Known as the French of the East because of the beauty of its resonance, Persian is today an official language of Iran, Afghanistan and Tajikistan. As it is written using the Arabic writing system, the question is usually asked of how it is different from Arabic. However, in terms of language categorization, Persian is classified as an Indo-European language, and its closest relatives in South and West Asian Studies at TUFS are Hindi and Urdu. .
The history of Persian can be traced back 3000 years to the Achaemenid Dynasty of the Persian Empire. Since the 10th Century, a form which is very close to modern-day Persian became the common language along the main commerce route, the Silk Road, and became widely used in areas ranging from modern-day Iran to Central Asia, forming the so-called Persian cultural sphere in the region. On the other hand, as a language boasting of a rich literature tradition, Persian is also regarded as a language of the culturally educated in the region, producing many great poets and philosophers and exerting great influence over the Eastern Islamic world. Persian literature remains the pride and irreplaceable treasure of Persian native speakers.
In Japan, although Persian classes can be found in certain universities which carry out research in international relations and Eastern History, TUFS and Osaka University of Foreign Studies are the only two universities which offer it as an independent major. Probably the biggest difference between TUFS and other universities is that our curriculum brings the Persian-speaking areas closer to the students because they first learn the language before learning about the region and other specialized fields.
Students admitted into the Persian major attend lessons based on the modular system which was introduced last year. In particular, lessons on the major language are the main focus of the curriculum up till approximately the second year. These lessons are divided into the categories of grammar, reading comprehension, conversation, essay writing and listening comprehension. This is in line with one of our objectives, which is to nurture a comprehensive ability in Persian which can be used across a variety of genres. Generally, after students have built up the foundations of grammar, conversation, reading comprehension and essay writing in the first year, they can create their own timetable by choosing from the various categories the lessons they wish to take according to their learning objectives, abilities and interests. In particular, first-year students learn the basics of grammar and conversation by using our own textbooks designed for the modular system, while gradually beginning to learn reading comprehension and essay writing. In addition, in order to build up students’ basic knowledge on the various regions in the Persian-speaking world, lessons on area studies are also conducted from the first year besides the language lessons.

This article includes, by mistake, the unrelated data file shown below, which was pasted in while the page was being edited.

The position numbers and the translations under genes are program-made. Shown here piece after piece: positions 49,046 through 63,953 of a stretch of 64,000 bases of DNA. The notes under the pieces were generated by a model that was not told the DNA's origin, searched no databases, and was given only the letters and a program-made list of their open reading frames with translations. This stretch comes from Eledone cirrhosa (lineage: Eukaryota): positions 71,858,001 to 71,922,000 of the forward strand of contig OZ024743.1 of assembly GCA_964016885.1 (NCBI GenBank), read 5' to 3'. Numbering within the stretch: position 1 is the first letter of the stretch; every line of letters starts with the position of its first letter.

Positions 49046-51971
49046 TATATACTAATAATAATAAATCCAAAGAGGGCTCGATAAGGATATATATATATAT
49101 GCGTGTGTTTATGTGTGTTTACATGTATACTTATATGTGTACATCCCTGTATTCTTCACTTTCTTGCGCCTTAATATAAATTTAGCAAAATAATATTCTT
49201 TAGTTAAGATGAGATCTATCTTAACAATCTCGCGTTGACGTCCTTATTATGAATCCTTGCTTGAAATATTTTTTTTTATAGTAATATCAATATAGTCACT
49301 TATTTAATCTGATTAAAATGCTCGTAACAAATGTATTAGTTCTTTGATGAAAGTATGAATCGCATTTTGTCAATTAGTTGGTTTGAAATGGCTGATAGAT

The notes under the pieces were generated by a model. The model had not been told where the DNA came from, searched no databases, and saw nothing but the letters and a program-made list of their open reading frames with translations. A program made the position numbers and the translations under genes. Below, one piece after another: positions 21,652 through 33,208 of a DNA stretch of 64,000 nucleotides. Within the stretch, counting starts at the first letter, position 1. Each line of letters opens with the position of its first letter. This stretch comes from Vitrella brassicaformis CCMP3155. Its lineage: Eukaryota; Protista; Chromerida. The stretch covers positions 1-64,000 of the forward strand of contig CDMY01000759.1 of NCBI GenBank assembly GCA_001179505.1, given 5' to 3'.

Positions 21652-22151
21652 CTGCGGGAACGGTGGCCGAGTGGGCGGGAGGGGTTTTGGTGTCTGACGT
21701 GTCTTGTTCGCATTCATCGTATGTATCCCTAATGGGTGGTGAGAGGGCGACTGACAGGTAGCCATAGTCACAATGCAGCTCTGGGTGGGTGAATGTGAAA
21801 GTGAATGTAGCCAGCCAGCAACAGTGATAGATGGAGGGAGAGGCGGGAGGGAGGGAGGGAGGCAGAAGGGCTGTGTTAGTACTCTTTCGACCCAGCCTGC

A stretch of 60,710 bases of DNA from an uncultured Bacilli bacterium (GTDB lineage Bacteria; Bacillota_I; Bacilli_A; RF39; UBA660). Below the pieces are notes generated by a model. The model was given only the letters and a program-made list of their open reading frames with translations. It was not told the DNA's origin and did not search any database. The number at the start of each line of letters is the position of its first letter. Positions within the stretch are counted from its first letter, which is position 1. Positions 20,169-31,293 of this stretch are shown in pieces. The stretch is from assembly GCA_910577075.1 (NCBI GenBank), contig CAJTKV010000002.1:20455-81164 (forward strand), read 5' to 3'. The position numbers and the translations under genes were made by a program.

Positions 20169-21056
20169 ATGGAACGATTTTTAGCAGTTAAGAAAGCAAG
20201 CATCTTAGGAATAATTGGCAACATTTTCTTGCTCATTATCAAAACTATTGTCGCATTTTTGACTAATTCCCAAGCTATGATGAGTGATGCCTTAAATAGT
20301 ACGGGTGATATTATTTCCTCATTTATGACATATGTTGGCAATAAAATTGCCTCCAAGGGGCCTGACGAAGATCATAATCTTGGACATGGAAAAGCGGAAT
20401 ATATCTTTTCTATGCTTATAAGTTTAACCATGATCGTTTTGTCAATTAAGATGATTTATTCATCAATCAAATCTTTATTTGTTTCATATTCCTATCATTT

Apart from formal lessons, the nature of the minor language course also allows students to have many opportunities to interact with native lecturers as well as foreign students from Iran and Afghanistan. Every year, it is customary to have first-year students run the Persian restaurant during the November Cultural Festival, albeit clumsily, after their visits to the homes of our native lecturers or the embassy to pick up culinary skills. Second-year students are mainly responsible for putting up the drama.
Another characteristic of TUFS is the fact that many students can visit the country they are studying about at university and experience life there. Besides sending students to our exchange school, Allameh Tabatabaii University (Tehran), every year many students also go to for long term overseas studies at a language school for foreigners in Tehran or for short term summer language courses conducted by Iranian universities to learn Persian.
It goes without saying that we expect students to acquire a high level of Persian at TUFS, but more than that, we also expect them to have their own views about the problems in the region, and become experts in their own fields after four years at university.
Why not come and learn Persian with us? We welcome students who have an interest in the Persian speaking world and who are constantly curious about problems and wish to learn more.
Graduates have found employment in general companies and are also making use of their language ability in mass communications and trading companies and working as specialists or researchers in the Ministry of Foreign Affairs. There are also graduates who are posted to work as specialist investigators at embassies in Iran and Tajikistan on short-term contracts.
|YOSHIE, Satoko||Senior Lecturer||Persian linguistics and sociolinguistics|
|FUJII, Morio||Professor||History of literature and thought in Iran; Persian Sufi texts|
|SASAKI, Ayano||Associate Professor||Classical Persian literature, especially concerning Hafiz (the 14th century)|
|HACHIOSHI, Makoto||Professor||Modern history of Iran; Modern political thought of Shia Islam|
|KOHANSAL, Maryam||Visiting Associate Professor||Persian literature|